- Youth participate in the KDBC training programme which is aimed at fostering and developing entrepreneurial skills.
New technologies have been invented where drones are employed in agri-business for mapping, surveying, and even spraying pesticides on crops as a way to increase food security in Kenya. This new technology aims to foster innovation and develop entrepreneurial skills among youths in Kenya.
Youths in Kenya participated in the Kenyan Drone Business Competition (KDBC), and 10 finalists engaged in a live-drone-flying demonstration and were opportune to interact with international industry experts and drone pilots at Drone Spavce Training Airfield, Sigoni.
There were 122 applicants for the competition from 24 countries but were cut down to 25 through age selection of the age bracket 18-25. The 25 were engaged virtually for five days. It was from the 25 that the 10 finalists were selected, which was based on the best ideas on technology in Agriculture.
The Kenyan Drone Business Competition (KDBC) is a training programme that seeks to develop the entrepreneurial spirit and inventiveness of Kenya-based young technology entrepreneurs with a focus on drones. The programme also aims at building capacity and creating a platform for accessing STEM resources significant to the development of agricultural inputs in the economy.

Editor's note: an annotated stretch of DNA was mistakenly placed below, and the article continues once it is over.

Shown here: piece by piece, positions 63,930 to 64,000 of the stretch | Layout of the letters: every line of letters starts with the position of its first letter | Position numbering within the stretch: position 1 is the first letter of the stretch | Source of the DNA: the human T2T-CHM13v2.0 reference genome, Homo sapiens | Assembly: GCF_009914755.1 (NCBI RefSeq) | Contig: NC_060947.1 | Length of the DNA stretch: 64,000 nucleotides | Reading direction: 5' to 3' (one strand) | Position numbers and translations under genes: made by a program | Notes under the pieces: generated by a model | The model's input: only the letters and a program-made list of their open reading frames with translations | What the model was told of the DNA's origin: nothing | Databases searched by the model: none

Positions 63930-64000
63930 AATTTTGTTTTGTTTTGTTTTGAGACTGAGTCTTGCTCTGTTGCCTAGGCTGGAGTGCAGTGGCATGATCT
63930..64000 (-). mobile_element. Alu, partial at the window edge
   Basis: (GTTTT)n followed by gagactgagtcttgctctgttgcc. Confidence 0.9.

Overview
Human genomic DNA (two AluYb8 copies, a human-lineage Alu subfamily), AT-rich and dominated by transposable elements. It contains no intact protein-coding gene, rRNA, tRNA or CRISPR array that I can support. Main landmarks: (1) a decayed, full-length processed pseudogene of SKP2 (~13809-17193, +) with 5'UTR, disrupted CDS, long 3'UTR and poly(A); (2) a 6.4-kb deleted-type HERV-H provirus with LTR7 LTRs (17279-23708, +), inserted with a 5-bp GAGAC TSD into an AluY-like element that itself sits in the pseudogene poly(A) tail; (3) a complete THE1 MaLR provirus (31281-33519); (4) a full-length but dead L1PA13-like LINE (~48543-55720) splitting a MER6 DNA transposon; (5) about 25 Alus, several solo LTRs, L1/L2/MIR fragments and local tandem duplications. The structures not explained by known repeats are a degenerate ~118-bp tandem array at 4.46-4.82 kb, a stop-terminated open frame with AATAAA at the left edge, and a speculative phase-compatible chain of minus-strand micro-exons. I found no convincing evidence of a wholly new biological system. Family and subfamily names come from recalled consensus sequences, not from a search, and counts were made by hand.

The programme is funded by the US Embassy in Nairobi, and according to Bridget Koenig, Public Diplomacy Officer at the United States Embassy, the Embassy is very keen on food security and its reason for funding the competition is to ensure connectivity and collaboration with experts who are determined in solving the numerous problem facing farming by means of agric-technology.
She also pointed out that food security is a huge challenge, stating that the technology will help them acquire skills to come out with solutions to address food security.
Collaboration between the Global Air Drone Academy (GADA), Dronector Academy, KCAA, Skydio, Drone Deploy, and Kenya Labs in organizing the KDBC will also help solve some of the enormous problems affecting food security via technology. It also places emphasis on the level of attention given to the agricultural sector.
The three top winners who emerged from the competition received drones, with the first winner earning Sh2.5 million. The best finalist was also offered free training by Dronector Academy.
CEO and Co-founder of Global Air Drone Academy (GADA), Eno Umoh encouraged farmers to embrace technology, making mapping and surveying farms easier.